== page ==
Since about 1945 we have been able to measure the actual ages of some rocks—using radioactivity. Certain radioactive elements (“radioisotopes”) are incorporated into igneous rocks [rocks formed from the cooling of magma] when they crystallize out of molten rock from beneath the earth’s surface. Radioisotopes gradually decay into other elements at a constant rate, usually expressed as the “half-life”—the time required for half of the isotope to disappear. If we know the half-life, how much of the radioisotope was there when the rock formed (something that geologists can accurately determine), and how much remains now, it’s relatively simple to estimate the age of the rock.
…Rocks that bear fossils, however, are not igneous but sedimentary, and can’t be dated directly. But we can obtain the ages of fossils by bracketing the sedimentary layers with the dates of adjacent igneous layers that contain radioisotopes.
Here is a sample Creationist criticism of radioactive dating: “The convention for reporting dates (e.g. 200.4 ± 3.2 million years) implies that the calculated date of 200.4 million years is accurate to plus or minus 3.2 million years. In other words, the age should lie between 197.2 million years and 203.6 million years. However, this error is not the real error on the date. It relates only to the accuracy of the measuring equipment in the laboratory. Even different samples of rock collected from the same outcrop would give a larger scatter of results. And, of course, the reported error ignores the huge uncertainties in the assumptions behind the ‘age’ calculation. These include the assumption that decay rates have never changed. In fact, decay rates have been increased in the laboratory by factors of billions of times.1 Creationist physicists point to several lines of evidence that decay rates have been faster in the past, and propose a pulse of accelerated decay during Creation Week, and possibly a smaller pulse during the Flood year.”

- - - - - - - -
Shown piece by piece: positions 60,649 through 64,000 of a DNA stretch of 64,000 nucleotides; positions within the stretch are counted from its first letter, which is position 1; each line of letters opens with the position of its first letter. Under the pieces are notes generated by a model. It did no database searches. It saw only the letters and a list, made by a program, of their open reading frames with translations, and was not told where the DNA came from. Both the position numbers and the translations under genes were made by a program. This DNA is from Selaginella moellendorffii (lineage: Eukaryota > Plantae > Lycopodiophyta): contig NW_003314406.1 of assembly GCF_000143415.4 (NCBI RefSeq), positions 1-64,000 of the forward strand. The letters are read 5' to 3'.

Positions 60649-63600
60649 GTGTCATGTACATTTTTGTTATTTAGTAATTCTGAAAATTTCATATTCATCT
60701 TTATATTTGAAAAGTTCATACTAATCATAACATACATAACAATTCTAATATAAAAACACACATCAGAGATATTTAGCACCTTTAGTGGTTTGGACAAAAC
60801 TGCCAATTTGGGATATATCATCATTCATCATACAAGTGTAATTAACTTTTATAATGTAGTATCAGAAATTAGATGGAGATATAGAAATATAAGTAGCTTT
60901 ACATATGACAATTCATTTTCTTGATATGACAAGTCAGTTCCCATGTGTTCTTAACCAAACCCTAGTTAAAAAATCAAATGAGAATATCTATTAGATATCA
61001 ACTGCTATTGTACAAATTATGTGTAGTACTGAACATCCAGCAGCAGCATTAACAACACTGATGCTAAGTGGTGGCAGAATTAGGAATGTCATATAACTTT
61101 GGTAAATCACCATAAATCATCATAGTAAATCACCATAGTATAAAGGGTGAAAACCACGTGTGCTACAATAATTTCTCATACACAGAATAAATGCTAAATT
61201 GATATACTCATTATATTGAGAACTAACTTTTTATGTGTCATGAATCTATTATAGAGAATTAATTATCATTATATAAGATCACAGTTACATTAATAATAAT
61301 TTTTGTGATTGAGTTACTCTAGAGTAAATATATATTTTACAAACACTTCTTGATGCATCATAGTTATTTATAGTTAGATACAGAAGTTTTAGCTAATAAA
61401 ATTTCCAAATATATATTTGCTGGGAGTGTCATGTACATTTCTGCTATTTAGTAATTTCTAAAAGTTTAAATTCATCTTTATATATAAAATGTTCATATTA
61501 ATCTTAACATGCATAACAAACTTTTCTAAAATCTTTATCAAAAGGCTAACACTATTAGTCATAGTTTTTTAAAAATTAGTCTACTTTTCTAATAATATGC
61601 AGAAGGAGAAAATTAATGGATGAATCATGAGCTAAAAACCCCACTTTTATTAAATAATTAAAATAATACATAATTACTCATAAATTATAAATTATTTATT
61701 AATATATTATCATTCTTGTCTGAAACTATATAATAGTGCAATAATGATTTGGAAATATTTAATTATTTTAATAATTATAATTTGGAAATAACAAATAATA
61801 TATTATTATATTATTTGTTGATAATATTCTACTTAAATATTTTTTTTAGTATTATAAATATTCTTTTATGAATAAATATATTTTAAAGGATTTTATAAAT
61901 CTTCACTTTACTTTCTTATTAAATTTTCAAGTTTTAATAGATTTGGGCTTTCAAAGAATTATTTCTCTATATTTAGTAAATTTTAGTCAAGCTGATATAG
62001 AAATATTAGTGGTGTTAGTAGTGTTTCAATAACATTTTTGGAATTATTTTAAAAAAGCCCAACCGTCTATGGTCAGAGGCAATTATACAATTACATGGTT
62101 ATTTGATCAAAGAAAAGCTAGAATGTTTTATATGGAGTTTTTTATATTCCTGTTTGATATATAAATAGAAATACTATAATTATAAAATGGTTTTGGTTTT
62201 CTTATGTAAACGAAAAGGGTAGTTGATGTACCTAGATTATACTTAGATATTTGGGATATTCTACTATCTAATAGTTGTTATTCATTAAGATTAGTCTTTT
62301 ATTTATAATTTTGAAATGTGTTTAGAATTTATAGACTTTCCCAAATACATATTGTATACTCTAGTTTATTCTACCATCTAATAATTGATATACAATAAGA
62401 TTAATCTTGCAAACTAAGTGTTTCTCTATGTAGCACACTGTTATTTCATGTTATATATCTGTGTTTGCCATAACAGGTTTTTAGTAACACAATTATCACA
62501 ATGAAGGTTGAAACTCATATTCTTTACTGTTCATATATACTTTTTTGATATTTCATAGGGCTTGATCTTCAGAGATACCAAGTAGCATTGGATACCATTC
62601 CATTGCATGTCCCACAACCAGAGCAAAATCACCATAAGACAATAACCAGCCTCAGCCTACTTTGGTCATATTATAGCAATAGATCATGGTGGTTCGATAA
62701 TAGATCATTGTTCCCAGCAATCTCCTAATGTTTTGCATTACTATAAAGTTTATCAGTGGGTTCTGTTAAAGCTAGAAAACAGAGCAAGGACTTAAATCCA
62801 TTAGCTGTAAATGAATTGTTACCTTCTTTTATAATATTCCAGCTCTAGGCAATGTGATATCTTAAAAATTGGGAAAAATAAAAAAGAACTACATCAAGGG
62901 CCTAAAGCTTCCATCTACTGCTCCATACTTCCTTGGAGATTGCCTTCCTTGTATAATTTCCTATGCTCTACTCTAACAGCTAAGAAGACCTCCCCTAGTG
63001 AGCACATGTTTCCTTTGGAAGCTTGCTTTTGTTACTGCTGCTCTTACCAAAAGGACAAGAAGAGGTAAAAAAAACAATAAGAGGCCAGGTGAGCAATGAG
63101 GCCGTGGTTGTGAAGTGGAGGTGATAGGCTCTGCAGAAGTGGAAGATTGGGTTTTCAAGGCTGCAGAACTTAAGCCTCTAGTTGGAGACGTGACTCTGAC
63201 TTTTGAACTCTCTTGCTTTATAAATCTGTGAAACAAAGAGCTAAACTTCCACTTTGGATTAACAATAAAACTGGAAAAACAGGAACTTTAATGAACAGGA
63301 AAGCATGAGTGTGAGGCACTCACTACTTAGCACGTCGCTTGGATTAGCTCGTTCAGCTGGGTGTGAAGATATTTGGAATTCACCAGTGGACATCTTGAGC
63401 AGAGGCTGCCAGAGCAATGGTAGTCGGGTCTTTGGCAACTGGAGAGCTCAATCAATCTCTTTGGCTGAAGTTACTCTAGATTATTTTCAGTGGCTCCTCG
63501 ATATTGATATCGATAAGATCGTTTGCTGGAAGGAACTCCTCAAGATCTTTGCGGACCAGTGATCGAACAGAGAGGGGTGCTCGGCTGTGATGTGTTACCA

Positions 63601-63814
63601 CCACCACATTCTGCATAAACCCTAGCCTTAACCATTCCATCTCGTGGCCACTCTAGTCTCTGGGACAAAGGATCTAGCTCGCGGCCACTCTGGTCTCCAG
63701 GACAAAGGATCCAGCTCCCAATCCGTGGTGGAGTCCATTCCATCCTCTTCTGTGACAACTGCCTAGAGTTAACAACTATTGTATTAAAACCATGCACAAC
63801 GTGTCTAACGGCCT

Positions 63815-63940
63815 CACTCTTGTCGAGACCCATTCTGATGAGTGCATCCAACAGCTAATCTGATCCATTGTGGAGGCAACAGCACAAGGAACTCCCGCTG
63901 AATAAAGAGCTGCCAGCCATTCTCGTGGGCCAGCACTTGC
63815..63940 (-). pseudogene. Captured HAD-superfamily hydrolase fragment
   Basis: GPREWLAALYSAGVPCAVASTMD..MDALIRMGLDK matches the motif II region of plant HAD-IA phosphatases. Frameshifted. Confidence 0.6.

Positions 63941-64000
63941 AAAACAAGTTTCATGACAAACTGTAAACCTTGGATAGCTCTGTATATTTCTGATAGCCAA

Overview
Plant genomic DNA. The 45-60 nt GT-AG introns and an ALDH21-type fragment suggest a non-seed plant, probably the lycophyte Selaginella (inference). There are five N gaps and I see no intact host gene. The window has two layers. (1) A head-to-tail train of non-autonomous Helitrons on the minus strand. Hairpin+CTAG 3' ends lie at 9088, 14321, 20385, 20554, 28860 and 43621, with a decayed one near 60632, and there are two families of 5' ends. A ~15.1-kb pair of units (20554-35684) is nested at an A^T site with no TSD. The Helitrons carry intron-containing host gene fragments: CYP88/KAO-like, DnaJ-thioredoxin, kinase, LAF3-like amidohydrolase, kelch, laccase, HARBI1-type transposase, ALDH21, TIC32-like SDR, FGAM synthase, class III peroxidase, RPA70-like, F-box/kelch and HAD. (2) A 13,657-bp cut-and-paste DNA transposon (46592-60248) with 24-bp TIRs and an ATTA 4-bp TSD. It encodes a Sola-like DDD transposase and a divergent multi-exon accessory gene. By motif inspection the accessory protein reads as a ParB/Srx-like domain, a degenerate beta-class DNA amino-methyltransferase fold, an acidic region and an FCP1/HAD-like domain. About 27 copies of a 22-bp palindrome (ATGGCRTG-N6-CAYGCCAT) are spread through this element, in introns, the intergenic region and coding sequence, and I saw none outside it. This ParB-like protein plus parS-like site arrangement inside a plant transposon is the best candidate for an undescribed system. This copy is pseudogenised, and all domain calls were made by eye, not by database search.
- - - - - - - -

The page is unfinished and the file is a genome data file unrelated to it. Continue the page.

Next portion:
Christian website source: https://creation.com/the-way-it-really-is-little-known-facts-about-radiometric-dating
Opponents of evolution often attack the reliability of these dates by saying that rates of radioative decay might have changed over time or with the physical stresses experienced by rocks. This objection is often raised by “young-earth” creationists, who hold the earth to be six to ten thousand years old. But [this objection] is specious.
…Radioactive dates can be checked against dates from the historical record, as with the carbon-14 method, they invariably agree. It is radiometric dating of meteorites that tells us that the earth and solar system are 4.6 billion years old.
…There are yet other ways to check the accuracy of radiometric dating. One of them uses biology, and involved an ingenious study of fossil corals by John Wells of Cornell University. Radioisotope dating showed that these corals lived during the Devonian period, about 380 million years ago. But Wells could also find out when these corals lived simply by looking closely at them. He made use of the fact that the friction produced by tides gradually slows the earth’s rotation over time. Each day—one revolution of the earth—is a tiny bit longer than the last one. Not that you would notice: to be precise, the length of a day increases by about two seconds every 100,000 years. Since the duration of a year—the time it takes the earth to circle the sun—doesn’t change over time, this means that the number of days per year must be decreasing over time. From the known rate of slowing, Wells calculated that when his corals were alive—380 million years ago if the radiometric dating was correct—each year would have contained about 396 days, each 22 hours long. If there was some way that the fossils themselves could tell how long each day was when they were alive, we could check whether that length matched up with the 22 hours predicted from radiometric dating.
But corals can do this, for as they grow they record in their bodies how many days they experience each year. Living corals produce both daily and annual growth rings. …Counting rings in his Devonian corals, Wells found that they experienced about 400 days per year, which means that each day was 21.9 hours long. That’s only a tiny deviation from the predicted 22 hours. This clever biological calibration gives us additional confidence in the accuracy of radiometric dating.
–biologist Jerry Coyne, Why Evolution is True, pp. 24-25